Selections from Ancient Irish Poetry

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Constable & Company, 1911 - English literature - 114 pages
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Page 27 - Christ in the heart of every man who thinks of me, Christ in the mouth of every man who speaks to me, Christ in every eye that sees me, Christ in every ear that hears me.
Page 27 - Christ with me, Christ before me, Christ behind me, Christ in me, Christ beneath me, Christ above me, Christ on my right, Christ on my left, Christ...
Page 25 - I arise today Through a mighty strength, the invocation of the Trinity, Through belief in the threeness, Through confession of the oneness Of the Creator of Creation.
Page 26 - I arise to-day Through God's strength to pilot me: God's might to uphold me, God's wisdom to guide me, God's eye to look before me, God's ear to hear me, God's word to speak for me, God's hand to guard me, God's way to lie before me, God's shield to protect me, God's host to...
Page 88 - She had seven periods of youth one after another, so that every man who had lived with her came to die of old age, and her grandsons and great-grandsons were tribes and races.
Page 99 - A hedge of trees surrounds me, A blackbird's lay sings to me; Above my lined booklet The trilling birds chant to me. In a grey mantle from the top of bushes The cuckoo sings: Verily— may the Lord shield me!— Well do I write under the...
Page ix - ... as the one haven of rest in a turbulent world overrun by hordes of barbarians, as the great seminary of Christian and classical learning, ' the quiet habitation of sanctity and literature...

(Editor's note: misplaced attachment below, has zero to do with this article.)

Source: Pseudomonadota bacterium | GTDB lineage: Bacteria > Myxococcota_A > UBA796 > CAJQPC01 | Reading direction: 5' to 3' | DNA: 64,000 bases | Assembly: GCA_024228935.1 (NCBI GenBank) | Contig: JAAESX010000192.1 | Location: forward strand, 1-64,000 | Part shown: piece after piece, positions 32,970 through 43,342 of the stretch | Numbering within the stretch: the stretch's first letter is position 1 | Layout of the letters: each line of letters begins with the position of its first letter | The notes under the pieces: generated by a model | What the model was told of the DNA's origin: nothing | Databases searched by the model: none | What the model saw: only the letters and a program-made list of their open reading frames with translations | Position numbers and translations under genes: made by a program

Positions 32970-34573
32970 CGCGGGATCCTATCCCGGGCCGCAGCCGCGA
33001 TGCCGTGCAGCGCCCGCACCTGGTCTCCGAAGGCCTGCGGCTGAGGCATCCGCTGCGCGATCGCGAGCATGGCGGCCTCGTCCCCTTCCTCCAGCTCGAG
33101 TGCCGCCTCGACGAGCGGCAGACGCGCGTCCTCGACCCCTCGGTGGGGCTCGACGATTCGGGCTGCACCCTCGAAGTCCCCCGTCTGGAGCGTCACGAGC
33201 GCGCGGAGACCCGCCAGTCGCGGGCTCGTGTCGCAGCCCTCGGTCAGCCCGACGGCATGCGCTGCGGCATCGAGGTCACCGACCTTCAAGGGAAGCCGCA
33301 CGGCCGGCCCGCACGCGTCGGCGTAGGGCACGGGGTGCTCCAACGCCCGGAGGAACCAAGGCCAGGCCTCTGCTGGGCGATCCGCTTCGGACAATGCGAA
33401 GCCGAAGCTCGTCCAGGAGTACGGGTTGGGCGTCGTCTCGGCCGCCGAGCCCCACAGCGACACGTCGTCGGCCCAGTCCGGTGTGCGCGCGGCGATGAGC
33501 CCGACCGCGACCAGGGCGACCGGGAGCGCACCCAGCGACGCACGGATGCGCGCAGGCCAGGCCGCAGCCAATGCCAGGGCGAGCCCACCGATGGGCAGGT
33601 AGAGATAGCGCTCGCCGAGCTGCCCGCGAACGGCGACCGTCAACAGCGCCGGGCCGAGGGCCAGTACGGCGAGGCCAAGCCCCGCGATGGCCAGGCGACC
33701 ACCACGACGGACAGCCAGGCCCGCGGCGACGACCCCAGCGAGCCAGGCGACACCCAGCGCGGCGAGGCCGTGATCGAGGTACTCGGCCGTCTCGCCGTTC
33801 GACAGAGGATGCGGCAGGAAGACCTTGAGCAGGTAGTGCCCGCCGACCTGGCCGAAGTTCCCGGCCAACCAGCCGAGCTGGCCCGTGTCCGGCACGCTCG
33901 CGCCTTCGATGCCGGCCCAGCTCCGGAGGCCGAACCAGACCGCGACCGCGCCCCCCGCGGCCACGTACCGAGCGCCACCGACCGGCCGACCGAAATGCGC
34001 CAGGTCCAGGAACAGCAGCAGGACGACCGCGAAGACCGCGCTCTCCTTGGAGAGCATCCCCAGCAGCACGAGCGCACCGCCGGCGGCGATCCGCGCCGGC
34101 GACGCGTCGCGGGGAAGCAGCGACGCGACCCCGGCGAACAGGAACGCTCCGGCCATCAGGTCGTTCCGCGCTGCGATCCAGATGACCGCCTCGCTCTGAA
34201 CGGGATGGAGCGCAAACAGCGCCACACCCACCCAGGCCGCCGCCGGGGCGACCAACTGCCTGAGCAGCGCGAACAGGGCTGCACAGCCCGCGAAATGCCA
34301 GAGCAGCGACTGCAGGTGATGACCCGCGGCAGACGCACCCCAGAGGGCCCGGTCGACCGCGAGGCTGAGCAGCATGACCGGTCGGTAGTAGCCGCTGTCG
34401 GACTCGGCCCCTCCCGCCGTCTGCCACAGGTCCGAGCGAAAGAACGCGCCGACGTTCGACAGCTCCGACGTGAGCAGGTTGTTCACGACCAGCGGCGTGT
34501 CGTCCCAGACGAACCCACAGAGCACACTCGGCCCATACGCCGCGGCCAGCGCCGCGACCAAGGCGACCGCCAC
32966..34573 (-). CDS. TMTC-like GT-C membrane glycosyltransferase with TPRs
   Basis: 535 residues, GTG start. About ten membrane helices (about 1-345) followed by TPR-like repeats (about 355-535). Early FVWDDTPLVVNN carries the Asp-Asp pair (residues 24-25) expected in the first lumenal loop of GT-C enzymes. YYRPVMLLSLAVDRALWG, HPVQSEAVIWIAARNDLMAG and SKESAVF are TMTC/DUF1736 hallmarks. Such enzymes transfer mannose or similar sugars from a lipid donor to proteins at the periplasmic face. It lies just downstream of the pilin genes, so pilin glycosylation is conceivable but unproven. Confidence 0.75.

Page 83 - DELIGHTFUL to be on the Hill of Howth Before going over the white-haired sea: The dashing of the wave against its face, The bareness of its shores and of its border. Delightful to be on the Hill of Howth After coming over the white-bosomed sea; To be rowing one's little coracle, Ochone! on -the wild-waved shore. Great is the speed of my coracle, And its stern turned upon Derry Grievous is my errand over the main, Travelling to Alba of the ravens.
Page 35 - Through eager crowds, through companies of wanton women, Through woods, through cities — swifter they are than the wind. Now through paths of loveliness, anon of riotous shame! Without a ferry or ever missing a step they go across every sea: Swiftly they leap in one bound from earth to heaven. They run a race of folly anear and afar: After a course of giddiness they return to their home. Though one should try to bind them or put shackles on their feet, They are neither constant nor mindful to take...
Page 3 - Unknown is wailing or treachery In the familiar cultivated land, There is nothing rough or harsh, But sweet music striking on the ear. Without grief, without sorrow, without death, Without any sickness, without debility, That is the sign of Emain — Uncommon is an equal marvel.

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